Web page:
The Cartoon Blog: an 'era of slackness' is declared

It has been quite a weekend. First of all on Friday evening the Christian Blog (and other internet things) Awards, where I was awarded a ‘joint second best Christian blog’ certificate, with which I am very happy. I have to say that it was a rather impossible category to judge given the very different nature…

It has been quite a weekend. First of all on Friday evening the Christian Blog (and other internet things) Awards, where I was awarded a ‘joint second best Christian blog’ certificate, with which I am very happy. I have to say that it was a rather impossible category to judge given the very different nature and purposes of the finalists’ blogs, all of which are good in their own ways. Congratulations to Jenny Baker of the Sophia Network who was the blogging winner.

Then yesterday to the internet conference, where I mingled with interesting people, gained inspiration of various kinds, chatted with friends and went to the pub. I’ll perhaps post some reflections about things I learnt through the mediums of rambling and diagrams at some future point.

Back to the awards: I’d like to say thank you to all readers for the 110% efforts that you have been putting in over the last six weeks. But now that we’re not trying to win an award I think it is time to declare an ‘era of slackness’, where the following are permitted:

  • Ill thought out-comments, perhaps with occasional lapses in grammar and spelling
  • The posting of comments whilst wearing gardening attire or a ratty old bathrobe (thanks Anne for the latter suggestion)
  • Content that doesn’t really mention Christianity
  • Whilst I, as blogger, pledge to continue to post regularly, occasional lapses in quality will be permitted. For instance, I may post shopping lists found in my supermarket trolley for collective analysis.

Shopping list found in my supermarket trolley
This has been posted for collective analysis.

shopping list 17 October 2010

Questions for study groups
What is ‘cross’
The apple puree. For a child, or pork?
The list writer. Male or female?

Yes, I do deliberately choose shopping trolleys that have other people’s shopping lists left in them.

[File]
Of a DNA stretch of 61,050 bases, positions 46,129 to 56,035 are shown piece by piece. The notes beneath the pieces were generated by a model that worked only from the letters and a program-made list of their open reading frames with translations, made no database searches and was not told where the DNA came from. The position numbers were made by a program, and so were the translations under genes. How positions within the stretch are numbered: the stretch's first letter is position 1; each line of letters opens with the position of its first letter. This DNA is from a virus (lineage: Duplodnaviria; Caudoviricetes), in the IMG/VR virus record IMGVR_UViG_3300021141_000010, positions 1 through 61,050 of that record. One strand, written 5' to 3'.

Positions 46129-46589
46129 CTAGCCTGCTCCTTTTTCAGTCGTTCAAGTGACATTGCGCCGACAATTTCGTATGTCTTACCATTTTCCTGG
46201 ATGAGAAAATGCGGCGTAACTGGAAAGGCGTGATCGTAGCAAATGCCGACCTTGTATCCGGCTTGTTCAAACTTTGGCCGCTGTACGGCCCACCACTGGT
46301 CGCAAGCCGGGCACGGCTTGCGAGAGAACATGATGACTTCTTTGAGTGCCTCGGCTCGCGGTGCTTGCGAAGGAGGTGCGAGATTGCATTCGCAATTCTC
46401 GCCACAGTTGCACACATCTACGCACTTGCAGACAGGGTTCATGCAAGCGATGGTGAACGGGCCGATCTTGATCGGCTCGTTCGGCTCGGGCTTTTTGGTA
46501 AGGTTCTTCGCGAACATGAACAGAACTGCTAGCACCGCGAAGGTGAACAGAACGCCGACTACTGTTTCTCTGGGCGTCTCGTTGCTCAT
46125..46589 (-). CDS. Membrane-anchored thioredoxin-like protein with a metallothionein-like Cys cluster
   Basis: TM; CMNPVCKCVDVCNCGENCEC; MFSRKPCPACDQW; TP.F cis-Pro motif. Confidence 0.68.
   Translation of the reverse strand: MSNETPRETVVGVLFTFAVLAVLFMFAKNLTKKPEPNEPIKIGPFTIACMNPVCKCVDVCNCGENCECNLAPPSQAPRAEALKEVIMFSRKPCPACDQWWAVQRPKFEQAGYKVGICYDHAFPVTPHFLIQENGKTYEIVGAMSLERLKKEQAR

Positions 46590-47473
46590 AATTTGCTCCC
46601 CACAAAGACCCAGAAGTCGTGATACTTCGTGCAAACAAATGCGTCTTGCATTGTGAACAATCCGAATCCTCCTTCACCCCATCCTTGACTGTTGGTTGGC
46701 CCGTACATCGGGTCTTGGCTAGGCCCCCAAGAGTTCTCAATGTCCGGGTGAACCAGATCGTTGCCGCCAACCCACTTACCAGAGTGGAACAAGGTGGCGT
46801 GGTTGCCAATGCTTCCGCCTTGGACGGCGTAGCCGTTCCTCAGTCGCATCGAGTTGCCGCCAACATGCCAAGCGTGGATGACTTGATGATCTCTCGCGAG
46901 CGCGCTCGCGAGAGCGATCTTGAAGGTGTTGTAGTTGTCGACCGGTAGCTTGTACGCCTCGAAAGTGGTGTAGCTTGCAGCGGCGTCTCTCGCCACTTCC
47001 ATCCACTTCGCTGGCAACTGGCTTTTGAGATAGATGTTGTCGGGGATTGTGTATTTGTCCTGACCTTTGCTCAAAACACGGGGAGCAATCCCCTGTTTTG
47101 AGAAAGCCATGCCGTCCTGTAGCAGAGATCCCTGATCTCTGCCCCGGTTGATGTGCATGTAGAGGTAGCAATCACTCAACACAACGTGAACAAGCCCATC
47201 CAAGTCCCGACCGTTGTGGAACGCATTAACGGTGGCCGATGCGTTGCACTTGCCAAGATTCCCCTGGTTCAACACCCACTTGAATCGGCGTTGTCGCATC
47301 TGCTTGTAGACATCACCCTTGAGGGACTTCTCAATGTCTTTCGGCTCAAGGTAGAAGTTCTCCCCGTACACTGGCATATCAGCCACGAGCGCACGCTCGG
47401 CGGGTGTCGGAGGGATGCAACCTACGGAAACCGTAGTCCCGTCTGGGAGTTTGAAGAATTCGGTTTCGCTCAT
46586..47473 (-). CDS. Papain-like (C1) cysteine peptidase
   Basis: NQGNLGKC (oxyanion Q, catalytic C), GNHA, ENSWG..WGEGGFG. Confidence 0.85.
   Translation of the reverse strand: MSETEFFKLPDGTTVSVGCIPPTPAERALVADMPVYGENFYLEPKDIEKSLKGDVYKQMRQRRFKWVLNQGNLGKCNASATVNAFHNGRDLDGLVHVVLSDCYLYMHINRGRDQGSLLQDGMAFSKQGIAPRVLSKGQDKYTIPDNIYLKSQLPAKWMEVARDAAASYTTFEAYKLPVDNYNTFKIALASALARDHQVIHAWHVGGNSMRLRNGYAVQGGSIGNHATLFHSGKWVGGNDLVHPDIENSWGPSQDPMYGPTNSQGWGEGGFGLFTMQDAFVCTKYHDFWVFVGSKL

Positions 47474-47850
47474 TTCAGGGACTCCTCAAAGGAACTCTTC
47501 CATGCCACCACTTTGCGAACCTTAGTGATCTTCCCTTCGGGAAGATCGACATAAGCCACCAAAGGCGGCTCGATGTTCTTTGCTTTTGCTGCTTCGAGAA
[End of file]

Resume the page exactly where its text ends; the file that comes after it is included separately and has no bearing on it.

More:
26 Comments

  1. I like the way “Paper” was pre-ticked. I wonder if the author realised they were writing on a sheet at the time and notched that one up as an early win.

    Well done on coming joint second in the awards. I’ve enjoyed your increased blogging as you shamelessly chased after the affections of the judges. Despite your taunts referring to me as the Church Mousse I couldn’t bring myself to respond in kind, and I remain very fond of your Carton Church blog.

  2. In the spirit of slackness, 2 comments in a row, if that’s ok. Thanks for letting us all off the collective hook. I hope they managed to fit all our names onto that certificate, in recognition of what a team effort this was. But the regret! If we’d put in 111%, you’d have had 2nd place all to yourself, instead of having to share it.

  3. Cross = hot cross buns or croissants?

    Or perhaps I am just stuck on the idea of bread products after seeing bread at No 1…

  4. I am wondering if ‘bread, cross, apple puree, paper’ might be a Christian variation on the game ‘paper, scissors, stone’?

    ‘Yogurts chew gum’ could be a more polite way of saying ‘yogurts kick ass.’

    I think it’s fairly clear from my deductions, therefore, that this list was written by a competitive but yogurt-loving Christian.

  5. I find myself stuck to the “chew gum” item at the end of the list. Is this a reward for successfully completing an arduous shopping? Or perhaps a temporary dispensation the list writer allows themselves to help them through such a difficult process?

    Can we even assume the list writer and shopper are one and the same? A list that has been discarded at such an early stage in a trip doesn’t suggest it holds much value to the shopper. Should we organise a relief trip for the list writer who may now be in dire need of cross and apple puree.

  6. I was looking at all the first letters, just in case it was a secret message written in the form of an acrostic.

    But it wasn’t.

  7. Can I just say how much reading these replies have made me smile this evening. Apologies for slow moderation, which has meant some duplicates.

    A couple of quick responses:

    Mouse – did you notice an increase in effort? Most perceptive – I tried to hide it. For what its worth when talking to one or two people over the weekend I did say that you were the most diligent blogger of the five finalists.